One option is trimming their wings, which does not mean cutting into muscles or bones; it’s just the removal of certain feathers that affect their ability to fly long distances. “It’s not to prevent flight,” says Hannon, “it’s to control it. We want them to be able to flutter down and land safely without hurting themselves.” He calls some short-tailed birds such as cockatoos “bumble-bee birds” — they are already “aerodynamically challenged” because of their small wing size. “If their wings are trimmed improperly and they can’t fly, and something spooks them and they jump from their perch, they’ll hit the ground like a brick. So, even with trimming, we want them to be able to fly.”

But Hannon also points out that birds have something in common with an animal not known for its flying ability: tortoises. Both live incredibly long lives. Turtles can live more than 100 years, and parrots and macaws can live as long as 60 or 70. “These are pets you’ll have to put in your will,” he says.

In the long run, Hannon says, “Birds are very high-maintenance animals. I do not recommend someone getting a bird as a pet unless they can put the time into it.”

 

 

 

Are “pocket pets” a good option?

That’s actually a term we don’t 
like to use,” says Pope. “They’re really not designed to be carried around in somebody’s pocket.” Cute and cuddly, these little critters don’t take up as much space as, say, a collie, but they have special problems of their own.  A kid wanting a hamster, for example, really needs to research all the different varieties. Petco, for example, offers such types as Fancy, Long-Hair, Short-Hair, Roborovski, Djungarian, Chinese Dwarf, and more, and each has slightly different requirements for diet and habitat.

Some basic rules about the small mammals can mean the difference between life and death for them. Guinea pigs, for example, are very sociable creatures and get along fine in the same cage. Put two male hamsters in the same cage — and determining the sex is not easy — and the next morning owners will probably find just one, very fat hamster. We’ll spare the details.

Ferrets, always popular pets, have scent glands that can create an incredibly foul odor that permeates their bedding — and your clothes — unless that gland is surgically removed. Many pet stores, in fact, have already done that before the animal is sold. And though gerbils sure look cute rolling around a room in those clear plastic balls, Pope warns against them. “They can roll downstairs or get lost under beds,” he says. “And owners tend to forget about them and leave them inside all day long.”

And all these “pocket pets” can develop a wide range of diseases. On a visit to Pope’s clinic, he was treating a ferret suffering from pneumonia, and a hamster with “wet tail” — a pretty descriptive term for diarrhea. On the day we visited Hannon, he was examining a pet rabbit brought in for an eye infection. That’s actually a fairly routine procedure for a veterinarian who has treated a seahorse for a swimming bladder infection, and has operated on the famed Peabody ducks after they swallowed pennies dropped in the hotel fountain where they spend their days. (Pennies contain zinc, which is toxic.)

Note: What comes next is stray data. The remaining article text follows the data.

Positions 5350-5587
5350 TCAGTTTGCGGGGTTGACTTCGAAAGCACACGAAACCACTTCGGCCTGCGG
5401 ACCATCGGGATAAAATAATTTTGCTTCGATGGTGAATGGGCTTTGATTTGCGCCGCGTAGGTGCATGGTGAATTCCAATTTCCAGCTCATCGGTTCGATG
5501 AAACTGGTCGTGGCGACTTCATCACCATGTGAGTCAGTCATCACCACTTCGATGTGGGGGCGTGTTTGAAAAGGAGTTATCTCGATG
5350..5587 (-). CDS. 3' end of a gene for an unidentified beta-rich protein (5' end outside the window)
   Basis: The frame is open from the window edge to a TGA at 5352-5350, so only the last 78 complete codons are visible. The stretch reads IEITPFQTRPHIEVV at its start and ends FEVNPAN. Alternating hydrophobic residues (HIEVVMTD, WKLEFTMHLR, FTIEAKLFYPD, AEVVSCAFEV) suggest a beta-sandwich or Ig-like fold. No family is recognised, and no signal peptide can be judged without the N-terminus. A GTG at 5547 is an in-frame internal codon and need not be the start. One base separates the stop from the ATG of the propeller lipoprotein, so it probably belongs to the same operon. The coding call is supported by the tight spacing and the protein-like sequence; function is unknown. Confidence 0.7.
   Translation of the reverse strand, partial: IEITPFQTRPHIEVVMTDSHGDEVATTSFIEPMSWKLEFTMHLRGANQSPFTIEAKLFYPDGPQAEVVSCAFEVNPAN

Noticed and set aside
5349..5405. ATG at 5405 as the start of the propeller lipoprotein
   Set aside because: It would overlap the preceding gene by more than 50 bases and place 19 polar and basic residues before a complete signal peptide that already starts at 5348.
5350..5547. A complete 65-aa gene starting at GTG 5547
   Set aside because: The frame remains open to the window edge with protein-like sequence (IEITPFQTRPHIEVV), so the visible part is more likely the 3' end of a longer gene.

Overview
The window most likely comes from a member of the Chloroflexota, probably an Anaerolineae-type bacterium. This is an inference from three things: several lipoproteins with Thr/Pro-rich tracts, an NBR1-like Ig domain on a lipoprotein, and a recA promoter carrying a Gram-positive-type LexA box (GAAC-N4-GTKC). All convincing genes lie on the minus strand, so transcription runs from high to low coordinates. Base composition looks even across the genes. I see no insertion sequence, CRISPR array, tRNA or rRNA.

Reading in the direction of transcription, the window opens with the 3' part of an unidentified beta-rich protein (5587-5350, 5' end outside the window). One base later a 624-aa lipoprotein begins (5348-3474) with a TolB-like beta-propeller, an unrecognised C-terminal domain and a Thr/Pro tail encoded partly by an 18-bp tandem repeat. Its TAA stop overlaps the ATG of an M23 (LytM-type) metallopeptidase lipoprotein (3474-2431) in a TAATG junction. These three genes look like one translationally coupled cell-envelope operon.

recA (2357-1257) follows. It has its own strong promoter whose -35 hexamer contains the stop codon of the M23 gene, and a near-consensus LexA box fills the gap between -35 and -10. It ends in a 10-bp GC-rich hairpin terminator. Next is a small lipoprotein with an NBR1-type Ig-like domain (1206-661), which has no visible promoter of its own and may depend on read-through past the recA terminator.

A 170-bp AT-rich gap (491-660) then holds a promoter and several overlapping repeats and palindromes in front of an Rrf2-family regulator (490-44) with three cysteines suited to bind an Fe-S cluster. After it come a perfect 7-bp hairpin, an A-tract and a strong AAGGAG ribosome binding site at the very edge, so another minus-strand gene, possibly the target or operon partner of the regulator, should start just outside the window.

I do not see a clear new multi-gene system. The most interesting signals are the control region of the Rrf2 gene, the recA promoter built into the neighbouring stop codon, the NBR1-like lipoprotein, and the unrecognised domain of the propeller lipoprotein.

What’s the hardest thing about owning fish?

Now, there’s always fish, of 
course. But again, an impulse buy — you just couldn’t resist those gorgeous Silver Mollies, at Petco for just $2.49 — can turn into considerable expense. An aquarium is just the first step. After that you’ll need pumps and filters and heaters and all sorts of gadgets to maintain an aquatic environment that is clean and the correct temperature. Feeding isn’t as easy as it seems, as anyone knows who has had a goldfish; fish can die from too much food, or too little. And those fancy saltwater aquariums, with the truly exotic fish and other creatures like hermit crabs? Forget it unless you are willing to perform almost daily tests on the water to make sure the saline level is correct.

So where does that leave somebody wanting an unusual creature for a pet? Somewhere between the clerk in a local pet store who says, quite emphatically, “Nobody needs an exotic pet,” to the veterinarians who advise doing plenty of research before buying one. “I sometimes wish people would call before they get a pet,” says Hannon, “and ask me, ‘What do you think of this?’ And then I can ask them, ‘Did you consider A, B, C, and D, before you decided on that particular pet?’”

The Internet, of course, is a great resource, but as always, make sure the information is accurate and reliable. “There are a lot of ‘Billy Bob’s Bearded Dragon’ pages,” says Hannon, “with some guy who says he’s been breeding them 20 years and knows all about them. Well, just because it worked for him doesn’t mean it’s right.”
Keep in mind one thing: “Pets are work anyway you look at it,” says Pope.

And above all, even though a surprising number of Memphians have them, don’t even consider a monkey. “Owning a capuchin monkey is like having a 2-year-old kid,” says Hannon. “A 2-year-old that you’ll have to watch over for the next 35 years.”